As it turns out, Friedman isn’t exactly innocent. You feel like you’re getting hints at this throughout the film, just from the way interviewees talk about the man. Regardless of whether or not Friedman touched any of the children in his computer class, he did molest two children at another time and place. This is serious information. It changes the man from a pedophile to a child molester. It’s one thing having fantasies; it’s a whole other thing to act on them. In this light it’s hard to feel bad for the man even if he’s not guilty. Most folks (and I’m right there with them) feel that molesting one child warrants a lifetime of suffering, and if it had to be the result of trumped up false charges, well fuck it; what goes around comes around. In fact, throughout most of the film, even though I realized I’d probably never find out for certain what happened in that classroom – whether the charges were a hundred percent accurate, grossly exaggerated or altogether false, I really hoped I would find out. As soon as Jarecki revealed that Friedman molested two children – one the child of someone he has the audacity to call a friend – it didn’t matter anymore. Good riddance. By any means necessary.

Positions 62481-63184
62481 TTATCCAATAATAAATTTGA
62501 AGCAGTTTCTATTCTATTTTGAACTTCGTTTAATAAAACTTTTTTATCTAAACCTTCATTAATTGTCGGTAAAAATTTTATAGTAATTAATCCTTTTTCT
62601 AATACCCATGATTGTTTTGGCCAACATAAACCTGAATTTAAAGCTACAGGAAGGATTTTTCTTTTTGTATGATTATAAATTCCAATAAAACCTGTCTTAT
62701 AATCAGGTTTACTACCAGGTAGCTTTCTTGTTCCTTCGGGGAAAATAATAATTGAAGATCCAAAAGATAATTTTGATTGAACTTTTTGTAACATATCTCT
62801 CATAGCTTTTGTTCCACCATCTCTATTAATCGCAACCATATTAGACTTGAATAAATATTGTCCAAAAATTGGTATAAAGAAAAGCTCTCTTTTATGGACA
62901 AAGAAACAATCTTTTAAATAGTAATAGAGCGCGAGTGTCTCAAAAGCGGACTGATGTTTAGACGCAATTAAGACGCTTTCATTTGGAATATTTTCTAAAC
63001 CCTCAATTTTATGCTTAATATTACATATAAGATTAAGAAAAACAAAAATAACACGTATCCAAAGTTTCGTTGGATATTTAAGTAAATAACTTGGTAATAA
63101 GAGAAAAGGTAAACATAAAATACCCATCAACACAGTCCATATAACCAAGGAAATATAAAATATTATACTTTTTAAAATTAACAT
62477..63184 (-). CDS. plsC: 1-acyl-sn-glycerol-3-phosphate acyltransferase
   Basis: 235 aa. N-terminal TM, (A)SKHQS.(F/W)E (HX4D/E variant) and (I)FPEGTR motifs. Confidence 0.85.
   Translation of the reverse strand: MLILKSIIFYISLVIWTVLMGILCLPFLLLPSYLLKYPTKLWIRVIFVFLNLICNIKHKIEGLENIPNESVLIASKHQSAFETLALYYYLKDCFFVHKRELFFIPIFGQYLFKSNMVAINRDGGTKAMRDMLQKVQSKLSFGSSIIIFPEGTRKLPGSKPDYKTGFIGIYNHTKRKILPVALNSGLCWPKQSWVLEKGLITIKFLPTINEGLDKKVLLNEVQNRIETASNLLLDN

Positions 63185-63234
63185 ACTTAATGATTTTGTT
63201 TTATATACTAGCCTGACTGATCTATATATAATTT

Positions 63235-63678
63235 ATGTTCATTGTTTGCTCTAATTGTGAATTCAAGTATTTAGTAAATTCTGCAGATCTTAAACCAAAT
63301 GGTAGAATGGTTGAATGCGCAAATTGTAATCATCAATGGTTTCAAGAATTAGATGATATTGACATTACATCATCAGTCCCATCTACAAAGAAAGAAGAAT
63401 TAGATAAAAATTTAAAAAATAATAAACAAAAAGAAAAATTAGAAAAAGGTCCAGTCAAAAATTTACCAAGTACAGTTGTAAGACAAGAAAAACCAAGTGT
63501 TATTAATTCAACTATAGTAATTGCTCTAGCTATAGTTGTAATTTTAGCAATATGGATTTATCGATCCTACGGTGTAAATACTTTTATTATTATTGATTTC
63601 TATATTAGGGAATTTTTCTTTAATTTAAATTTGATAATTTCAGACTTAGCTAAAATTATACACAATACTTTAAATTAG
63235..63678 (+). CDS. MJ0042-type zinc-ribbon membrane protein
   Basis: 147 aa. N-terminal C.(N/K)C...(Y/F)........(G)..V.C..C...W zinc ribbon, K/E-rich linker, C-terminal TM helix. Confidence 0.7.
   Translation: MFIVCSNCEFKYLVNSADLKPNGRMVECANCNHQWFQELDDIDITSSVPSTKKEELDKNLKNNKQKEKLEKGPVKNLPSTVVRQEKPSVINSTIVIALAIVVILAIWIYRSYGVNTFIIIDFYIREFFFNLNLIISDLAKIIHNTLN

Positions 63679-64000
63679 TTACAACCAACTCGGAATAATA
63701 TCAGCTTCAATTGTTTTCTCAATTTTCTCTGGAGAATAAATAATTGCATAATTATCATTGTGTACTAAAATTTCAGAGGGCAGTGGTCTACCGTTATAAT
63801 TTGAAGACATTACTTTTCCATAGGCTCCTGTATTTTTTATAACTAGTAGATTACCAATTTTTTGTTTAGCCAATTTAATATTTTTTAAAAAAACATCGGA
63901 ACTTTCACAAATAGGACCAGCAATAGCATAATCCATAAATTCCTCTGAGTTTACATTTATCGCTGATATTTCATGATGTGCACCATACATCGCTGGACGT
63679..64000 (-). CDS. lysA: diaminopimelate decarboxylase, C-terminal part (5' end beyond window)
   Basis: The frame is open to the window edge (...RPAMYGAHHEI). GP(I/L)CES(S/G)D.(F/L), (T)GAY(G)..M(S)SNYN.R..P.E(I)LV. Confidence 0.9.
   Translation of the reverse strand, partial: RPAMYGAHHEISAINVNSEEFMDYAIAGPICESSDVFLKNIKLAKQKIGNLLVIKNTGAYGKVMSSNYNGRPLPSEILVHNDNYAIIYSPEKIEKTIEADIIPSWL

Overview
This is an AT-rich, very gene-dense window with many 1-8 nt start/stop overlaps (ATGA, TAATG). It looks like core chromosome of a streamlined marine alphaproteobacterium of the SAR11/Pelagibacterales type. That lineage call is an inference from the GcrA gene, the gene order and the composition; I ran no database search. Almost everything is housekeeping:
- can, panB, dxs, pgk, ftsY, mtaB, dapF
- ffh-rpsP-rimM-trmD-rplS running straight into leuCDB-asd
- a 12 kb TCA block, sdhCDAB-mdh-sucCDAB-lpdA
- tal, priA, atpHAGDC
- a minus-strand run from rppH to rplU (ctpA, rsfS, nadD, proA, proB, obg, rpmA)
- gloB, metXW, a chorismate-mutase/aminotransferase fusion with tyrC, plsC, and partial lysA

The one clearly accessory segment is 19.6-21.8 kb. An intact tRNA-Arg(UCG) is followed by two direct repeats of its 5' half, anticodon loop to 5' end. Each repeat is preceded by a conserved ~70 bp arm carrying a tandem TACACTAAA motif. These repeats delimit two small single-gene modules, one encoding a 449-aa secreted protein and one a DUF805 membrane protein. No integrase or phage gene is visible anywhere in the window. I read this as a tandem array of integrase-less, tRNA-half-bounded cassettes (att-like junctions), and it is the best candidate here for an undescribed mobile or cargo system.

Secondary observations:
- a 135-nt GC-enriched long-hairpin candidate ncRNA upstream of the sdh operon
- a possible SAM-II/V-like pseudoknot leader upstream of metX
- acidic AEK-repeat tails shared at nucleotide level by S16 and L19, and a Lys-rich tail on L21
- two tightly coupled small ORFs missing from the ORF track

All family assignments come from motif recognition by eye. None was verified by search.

So what is this film about? Is it about film and America’s preoccupation with watching itself? (One of the funniest, creepiest scenes is David in his bedroom looking into the camera, explaining that unless you are him, you have no business watching the footage that you’re watching.) Is it about family? Is it about lies, denial, deception and the blurring of the lines between reality and make-believe? Is it about the media, community, hysteria, America, pedophilia, homosexuality?